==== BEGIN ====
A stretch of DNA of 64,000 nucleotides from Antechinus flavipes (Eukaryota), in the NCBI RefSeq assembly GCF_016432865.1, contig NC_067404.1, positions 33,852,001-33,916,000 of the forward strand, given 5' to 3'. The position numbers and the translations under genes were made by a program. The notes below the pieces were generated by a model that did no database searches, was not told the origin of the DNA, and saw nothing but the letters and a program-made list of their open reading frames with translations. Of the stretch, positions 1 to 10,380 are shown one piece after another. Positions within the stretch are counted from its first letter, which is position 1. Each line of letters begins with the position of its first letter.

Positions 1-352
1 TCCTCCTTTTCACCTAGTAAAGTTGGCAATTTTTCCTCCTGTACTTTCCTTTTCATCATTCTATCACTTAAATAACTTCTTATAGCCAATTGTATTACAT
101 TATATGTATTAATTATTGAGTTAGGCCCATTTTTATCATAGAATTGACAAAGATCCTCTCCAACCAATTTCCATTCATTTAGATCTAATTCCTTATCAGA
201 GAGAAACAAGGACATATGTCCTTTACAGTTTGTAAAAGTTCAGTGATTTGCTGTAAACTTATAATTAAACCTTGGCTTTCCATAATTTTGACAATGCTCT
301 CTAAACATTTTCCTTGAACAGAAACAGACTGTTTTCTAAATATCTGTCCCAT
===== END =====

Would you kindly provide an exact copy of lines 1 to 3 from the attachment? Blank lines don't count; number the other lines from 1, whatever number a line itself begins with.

A stretch of DNA of 64,000 nucleotides from Antechinus flavipes (Eukaryota), in the NCBI RefSeq assembly GCF_016432865.1, contig NC_067404.1, positions 33,852,001-33,916,000 of the forward strand, given 5' to 3'. The position numbers and the translations under genes were made by a program. The notes below the pieces were generated by a model that did no database searches, was not told the origin of the DNA, and saw nothing but the letters and a program-made list of their open reading frames with translations. Of the stretch, positions 1 to 10,380 are shown one piece after another. Positions within the stretch are counted from its first letter, which is position 1. Each line of letters begins with the position of its first letter.

Positions 1-352
1 TCCTCCTTTTCACCTAGTAAAGTTGGCAATTTTTCCTCCTGTACTTTCCTTTTCATCATTCTATCACTTAAATAACTTCTTATAGCCAATTGTATTACAT